Opioid addiction is a fast-growing threat both in New Jersey and across the country, with the toll of lives lost and families left bereft climbing daily. In 2014 alone, for example, there were 600 fatal heroin overdoses.
New Jersey is fighting back, enacting legislation and implementing programs that it hopes will stem the tide of addiction, crime, and death. There are currently three bills on Gov. Chris Christie’s desk related to opioid abuse and its consequences, and other bills are under discussion. What’s more, a package of 21 bills was announced last year, in hopes of slowing the number of fatal ODs.
One of the most controversial of these measures (/A-3712) would require doctors to talk with patients about addiction when they prescribe opioids.
The three bills on Christie’s desk would require doctors to check a state database of all opioid prescriptions when writing new scrip; allow those in drug court to receive medications like methadone to assist in their treatment; and compel state colleges to build housing to serve students who are recovering from addiction.
If enacted, these measures would build on earlier laws that extend the immunity offered by the state’s Overdose Prevention Act to protect healthcare professionals; require the state to develop a plan to treat inmates’ mental and substance-abuse issues; and authorize the attorney general toto fight opioid abuse. Supporters argue that it’s important to build on the earlier laws, citing a recent study finding that many doctors still don’t understand the dangers posed by certain opioids.
Sen. Joseph F. Vitale (D-Middlesex), the sponsor of many of these measures, said legislators decided to pursue a piecemeal approach to the bills both to increase their chances of being enacted and because it was important to address every aspect of the problem, including addiction prevention, treatment, recovery, and education. While this has led to significant bills advancing, it leaves the fate of the remaining measures uncertain.
Angelo Valente, executive director of Partnership for a Drug-Free New Jersey, said theabout the dangers of addiction is “absolutely necessary.”
He noted a recent Johns Hopkins University Bloomberg School of Public HealthIn addition, one-third of these doctors erroneously said that most prescription drug abuse is by means other than swallowing the pills as intended. Studies have found that between 64 percent and 97 percent of abuse is by people swallowing the bills, not snorting or injecting them. that found that nearly half of internal-medicine, family-practice, and general-practice doctors incorrectly believed that abuse-deterrent opioids -- such as those that are formulated to prevent their being crushed, snorted, or injected -- are less addictive than their standard counterparts. While they may be more difficult to abuse in some circumstances, they are equally addictive.
Valente noted that the bill, in addition to requiring both the patient to sign a form acknowledging that the doctor explained addiction risks, also requires doctors to consider alternate forms of pain treatment to reduce the risk of drug abuse or dependence.
“I think that both parts of the bill will go a long way to curb the unfortunate increases we’re seeing in heroin abuse and Rx (prescription) abuse across the country and across New Jersey,” Valente said.
Valente noted that his organization has hosted six continuing-education symposiums for doctors.
“We found that … many doctors were not as informed as they need to be about the issue” of opioid abuse, Valente said. In surveys completed after these events, the doctors “indicated that they will be looking at their prescribing habits in a different way now that they’ve become aware” of the potential consequences. The organization will host more symposiums in September and November.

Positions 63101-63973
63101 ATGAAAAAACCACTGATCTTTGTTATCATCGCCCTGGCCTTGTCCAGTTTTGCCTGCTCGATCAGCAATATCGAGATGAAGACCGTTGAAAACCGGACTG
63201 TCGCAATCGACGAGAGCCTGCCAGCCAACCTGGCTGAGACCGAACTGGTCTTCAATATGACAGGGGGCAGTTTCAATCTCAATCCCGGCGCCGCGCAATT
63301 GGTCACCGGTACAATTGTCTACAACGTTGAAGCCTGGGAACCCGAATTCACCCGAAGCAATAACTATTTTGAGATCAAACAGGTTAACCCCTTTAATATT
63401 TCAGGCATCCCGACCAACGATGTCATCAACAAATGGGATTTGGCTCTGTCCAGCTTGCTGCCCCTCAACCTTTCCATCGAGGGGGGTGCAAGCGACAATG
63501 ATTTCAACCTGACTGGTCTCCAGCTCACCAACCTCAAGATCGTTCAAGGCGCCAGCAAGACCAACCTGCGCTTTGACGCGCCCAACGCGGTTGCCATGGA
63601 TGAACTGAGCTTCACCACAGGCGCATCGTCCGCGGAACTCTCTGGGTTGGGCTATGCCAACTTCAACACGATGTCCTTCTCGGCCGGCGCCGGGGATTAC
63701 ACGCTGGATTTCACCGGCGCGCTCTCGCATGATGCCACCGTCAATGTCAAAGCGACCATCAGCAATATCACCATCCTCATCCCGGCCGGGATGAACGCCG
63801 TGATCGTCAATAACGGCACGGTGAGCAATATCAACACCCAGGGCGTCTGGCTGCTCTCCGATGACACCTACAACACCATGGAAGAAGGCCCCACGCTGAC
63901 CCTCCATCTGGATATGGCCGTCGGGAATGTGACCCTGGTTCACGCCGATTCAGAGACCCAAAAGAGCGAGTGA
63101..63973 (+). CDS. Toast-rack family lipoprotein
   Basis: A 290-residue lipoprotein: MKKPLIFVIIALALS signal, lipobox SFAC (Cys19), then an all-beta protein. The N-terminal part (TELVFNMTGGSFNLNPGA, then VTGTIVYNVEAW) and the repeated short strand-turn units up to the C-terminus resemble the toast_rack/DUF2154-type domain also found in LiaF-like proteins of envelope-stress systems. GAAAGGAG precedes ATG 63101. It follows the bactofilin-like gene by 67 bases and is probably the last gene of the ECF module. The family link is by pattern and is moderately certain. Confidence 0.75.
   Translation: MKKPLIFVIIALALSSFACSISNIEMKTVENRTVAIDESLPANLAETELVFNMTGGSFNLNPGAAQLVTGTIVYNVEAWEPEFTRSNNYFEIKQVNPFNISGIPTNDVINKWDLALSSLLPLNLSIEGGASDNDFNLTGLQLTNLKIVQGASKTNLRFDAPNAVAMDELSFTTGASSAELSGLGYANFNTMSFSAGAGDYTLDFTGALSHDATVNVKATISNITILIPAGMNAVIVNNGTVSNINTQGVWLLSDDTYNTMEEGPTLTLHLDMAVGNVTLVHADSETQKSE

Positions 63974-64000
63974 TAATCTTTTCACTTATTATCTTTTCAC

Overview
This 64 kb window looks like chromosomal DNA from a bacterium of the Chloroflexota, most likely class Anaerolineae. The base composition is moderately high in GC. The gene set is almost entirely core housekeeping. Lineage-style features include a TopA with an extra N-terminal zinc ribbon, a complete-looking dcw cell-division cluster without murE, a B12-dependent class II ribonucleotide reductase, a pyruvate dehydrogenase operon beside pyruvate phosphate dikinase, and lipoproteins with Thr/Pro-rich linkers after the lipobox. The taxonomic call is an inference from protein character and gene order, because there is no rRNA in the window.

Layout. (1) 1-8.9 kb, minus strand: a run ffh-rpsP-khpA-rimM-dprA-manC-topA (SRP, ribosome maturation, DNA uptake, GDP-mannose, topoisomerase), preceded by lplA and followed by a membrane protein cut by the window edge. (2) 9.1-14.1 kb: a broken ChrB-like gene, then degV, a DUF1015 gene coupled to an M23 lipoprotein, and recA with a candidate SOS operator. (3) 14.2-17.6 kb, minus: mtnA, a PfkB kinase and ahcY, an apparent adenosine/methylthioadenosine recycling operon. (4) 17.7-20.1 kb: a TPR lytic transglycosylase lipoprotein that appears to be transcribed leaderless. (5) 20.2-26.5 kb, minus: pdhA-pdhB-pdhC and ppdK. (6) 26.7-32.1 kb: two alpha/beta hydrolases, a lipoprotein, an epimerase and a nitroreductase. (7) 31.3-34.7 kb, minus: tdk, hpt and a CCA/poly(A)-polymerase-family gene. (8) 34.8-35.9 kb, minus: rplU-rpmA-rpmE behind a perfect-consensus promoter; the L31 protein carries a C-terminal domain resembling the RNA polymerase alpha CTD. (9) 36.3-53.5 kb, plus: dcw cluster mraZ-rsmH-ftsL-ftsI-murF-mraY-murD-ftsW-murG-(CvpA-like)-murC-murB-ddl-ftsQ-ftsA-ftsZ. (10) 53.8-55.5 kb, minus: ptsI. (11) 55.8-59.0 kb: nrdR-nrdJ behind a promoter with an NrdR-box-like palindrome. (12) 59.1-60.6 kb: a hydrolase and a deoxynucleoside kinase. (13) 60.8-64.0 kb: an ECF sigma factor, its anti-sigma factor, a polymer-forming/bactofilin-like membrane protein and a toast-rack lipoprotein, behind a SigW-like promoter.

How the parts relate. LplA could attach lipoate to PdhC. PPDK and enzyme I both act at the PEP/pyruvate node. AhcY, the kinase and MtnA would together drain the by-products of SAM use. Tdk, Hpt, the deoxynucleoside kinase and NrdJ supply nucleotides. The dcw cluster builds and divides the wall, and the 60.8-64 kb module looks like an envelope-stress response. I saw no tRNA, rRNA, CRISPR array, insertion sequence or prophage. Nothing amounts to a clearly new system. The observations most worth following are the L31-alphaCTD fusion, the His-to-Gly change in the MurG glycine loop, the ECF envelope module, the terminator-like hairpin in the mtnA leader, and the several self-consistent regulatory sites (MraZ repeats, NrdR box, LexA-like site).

In signing several measures aimed at curbing overdose deaths, Christie has cited his personal experience on the board of Mendham-based treatment center Daytop Village, as well as thelast year.
Vitale said he’s hopeful that Christie will sign the three bills on his desk, based on the governor’s support for the previous measures.
The bill allowing those in drug court -- a program that allows people arrested for nonviolent crimes to receive treatment instead of jail time – to be treated with medication is important, Vitale said. This would affect drugs like methadone and buprenorphine.
“It’s a medicine like any other medicine that a person with a chronic disease would receive without any judgment,” Vitale said. “It should not prevent them from graduating” from drug court.
Vitale agreed with Valente that it’s important to enact the bill -- which Vitale sponsored -- mandating addiction information for patients receiving opioids.
“Far too many times, patients are not aware of the dangers of prescription opioids and their potentially addictive properties,” Vitale said.
The Senate passed the bill on a 36-1 vote. Sen. Joseph Pennacchio (R-Essex, Morris, and Passaic), a dentist, cast the only “no” vote. However, in the Assembly, it’s been referred to the Health and Senior Services Committee. While technically a sponsor of the bill, Committee Chairman Herb Conaway Jr. (D-Burlington) is a critic of measures like the bill, which he sees as interfering with the patient-doctor relationship. Conaway is a doctor.
Conaway has promoted other measures to curb opioid abuse, including a bill,/S-3036, requiring insurers to pay for abuse-deterrent medications.
Vitale said he remains hopeful that a version of the bill on providing patients with addiction information will find “its way through the Legislature.”
Valente added that he’d also like to see the state add more funding for abuse prevention. A bill that would increase prevention funding by $5 million has stalled.
“We know that prevention works,” Valente said, adding that the effort will be “crucial in preventing future generations from going through the same” addiction problems.